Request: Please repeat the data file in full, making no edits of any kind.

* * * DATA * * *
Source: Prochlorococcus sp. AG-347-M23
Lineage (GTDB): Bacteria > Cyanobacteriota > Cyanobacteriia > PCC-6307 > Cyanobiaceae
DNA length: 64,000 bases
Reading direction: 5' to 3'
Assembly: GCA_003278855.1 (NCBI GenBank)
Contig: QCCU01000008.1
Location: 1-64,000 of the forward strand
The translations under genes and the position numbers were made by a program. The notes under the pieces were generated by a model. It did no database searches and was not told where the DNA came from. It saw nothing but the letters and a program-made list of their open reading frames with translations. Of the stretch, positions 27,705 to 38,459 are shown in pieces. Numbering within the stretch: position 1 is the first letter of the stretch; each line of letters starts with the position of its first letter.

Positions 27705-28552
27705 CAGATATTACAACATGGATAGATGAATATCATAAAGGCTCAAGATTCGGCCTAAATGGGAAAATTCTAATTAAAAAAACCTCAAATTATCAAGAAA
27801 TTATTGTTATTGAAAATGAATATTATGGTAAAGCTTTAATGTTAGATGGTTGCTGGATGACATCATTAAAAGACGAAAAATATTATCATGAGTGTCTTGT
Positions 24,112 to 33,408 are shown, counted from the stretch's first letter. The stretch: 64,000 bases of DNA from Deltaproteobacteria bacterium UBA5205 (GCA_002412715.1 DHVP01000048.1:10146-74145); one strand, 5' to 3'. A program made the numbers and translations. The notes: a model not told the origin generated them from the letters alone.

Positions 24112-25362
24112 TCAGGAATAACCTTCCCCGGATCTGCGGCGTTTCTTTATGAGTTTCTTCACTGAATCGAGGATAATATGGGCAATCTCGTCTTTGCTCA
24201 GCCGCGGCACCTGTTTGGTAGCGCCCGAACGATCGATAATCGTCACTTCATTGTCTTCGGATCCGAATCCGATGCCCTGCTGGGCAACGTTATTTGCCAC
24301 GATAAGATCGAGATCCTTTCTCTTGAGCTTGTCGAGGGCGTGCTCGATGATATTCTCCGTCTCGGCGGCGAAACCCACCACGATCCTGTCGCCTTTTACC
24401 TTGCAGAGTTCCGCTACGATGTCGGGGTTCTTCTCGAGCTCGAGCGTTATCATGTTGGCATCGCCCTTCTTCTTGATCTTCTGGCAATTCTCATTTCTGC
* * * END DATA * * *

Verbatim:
Source: Prochlorococcus sp. AG-347-M23
Lineage (GTDB): Bacteria > Cyanobacteriota > Cyanobacteriia > PCC-6307 > Cyanobiaceae
DNA length: 64,000 bases
Reading direction: 5' to 3'
Assembly: GCA_003278855.1 (NCBI GenBank)
Contig: QCCU01000008.1
Location: 1-64,000 of the forward strand
The translations under genes and the position numbers were made by a program. The notes under the pieces were generated by a model. It did no database searches and was not told where the DNA came from. It saw nothing but the letters and a program-made list of their open reading frames with translations. Of the stretch, positions 27,705 to 38,459 are shown in pieces. Numbering within the stretch: position 1 is the first letter of the stretch; each line of letters starts with the position of its first letter.

Positions 27705-28552
27705 CAGATATTACAACATGGATAGATGAATATCATAAAGGCTCAAGATTCGGCCTAAATGGGAAAATTCTAATTAAAAAAACCTCAAATTATCAAGAAA
27801 TTATTGTTATTGAAAATGAATATTATGGTAAAGCTTTAATGTTAGATGGTTGCTGGATGACATCATTAAAAGACGAAAAATATTATCATGAGTGTCTTGT
Positions 24,112 to 33,408 are shown, counted from the stretch's first letter. The stretch: 64,000 bases of DNA from Deltaproteobacteria bacterium UBA5205 (GCA_002412715.1 DHVP01000048.1:10146-74145); one strand, 5' to 3'. A program made the numbers and translations. The notes: a model not told the origin generated them from the letters alone.

Positions 24112-25362
24112 TCAGGAATAACCTTCCCCGGATCTGCGGCGTTTCTTTATGAGTTTCTTCACTGAATCGAGGATAATATGGGCAATCTCGTCTTTGCTCA
24201 GCCGCGGCACCTGTTTGGTAGCGCCCGAACGATCGATAATCGTCACTTCATTGTCTTCGGATCCGAATCCGATGCCCTGCTGGGCAACGTTATTTGCCAC
24301 GATAAGATCGAGATCCTTTCTCTTGAGCTTGTCGAGGGCGTGCTCGATGATATTCTCCGTCTCGGCGGCGAAACCCACCACGATCCTGTCGCCTTTTACC
24401 TTGCAGAGTTCCGCTACGATGTCGGGGTTCTTCTCGAGCTCGAGCGTTATCATGTTGGCATCGCCCTTCTTCTTGATCTTCTGGCAATTCTCATTTCTGC